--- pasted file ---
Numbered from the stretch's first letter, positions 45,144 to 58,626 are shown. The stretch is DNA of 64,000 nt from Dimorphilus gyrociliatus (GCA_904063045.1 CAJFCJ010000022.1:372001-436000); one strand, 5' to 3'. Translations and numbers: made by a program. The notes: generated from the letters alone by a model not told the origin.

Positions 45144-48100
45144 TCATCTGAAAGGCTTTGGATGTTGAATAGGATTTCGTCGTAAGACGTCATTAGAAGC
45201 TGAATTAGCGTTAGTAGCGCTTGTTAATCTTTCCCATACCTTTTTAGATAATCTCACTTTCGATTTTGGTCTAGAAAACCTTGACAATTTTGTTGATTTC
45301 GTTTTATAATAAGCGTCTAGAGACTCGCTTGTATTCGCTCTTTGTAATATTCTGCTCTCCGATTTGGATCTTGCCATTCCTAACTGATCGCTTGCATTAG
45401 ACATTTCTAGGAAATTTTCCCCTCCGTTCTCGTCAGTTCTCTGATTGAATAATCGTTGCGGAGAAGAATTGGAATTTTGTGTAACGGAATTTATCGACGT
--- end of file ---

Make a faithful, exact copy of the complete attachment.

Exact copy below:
Numbered from the stretch's first letter, positions 45,144 to 58,626 are shown. The stretch is DNA of 64,000 nt from Dimorphilus gyrociliatus (GCA_904063045.1 CAJFCJ010000022.1:372001-436000); one strand, 5' to 3'. Translations and numbers: made by a program. The notes: generated from the letters alone by a model not told the origin.

Positions 45144-48100
45144 TCATCTGAAAGGCTTTGGATGTTGAATAGGATTTCGTCGTAAGACGTCATTAGAAGC
45201 TGAATTAGCGTTAGTAGCGCTTGTTAATCTTTCCCATACCTTTTTAGATAATCTCACTTTCGATTTTGGTCTAGAAAACCTTGACAATTTTGTTGATTTC
45301 GTTTTATAATAAGCGTCTAGAGACTCGCTTGTATTCGCTCTTTGTAATATTCTGCTCTCCGATTTGGATCTTGCCATTCCTAACTGATCGCTTGCATTAG
45401 ACATTTCTAGGAAATTTTCCCCTCCGTTCTCGTCAGTTCTCTGATTGAATAATCGTTGCGGAGAAGAATTGGAATTTTGTGTAACGGAATTTATCGACGT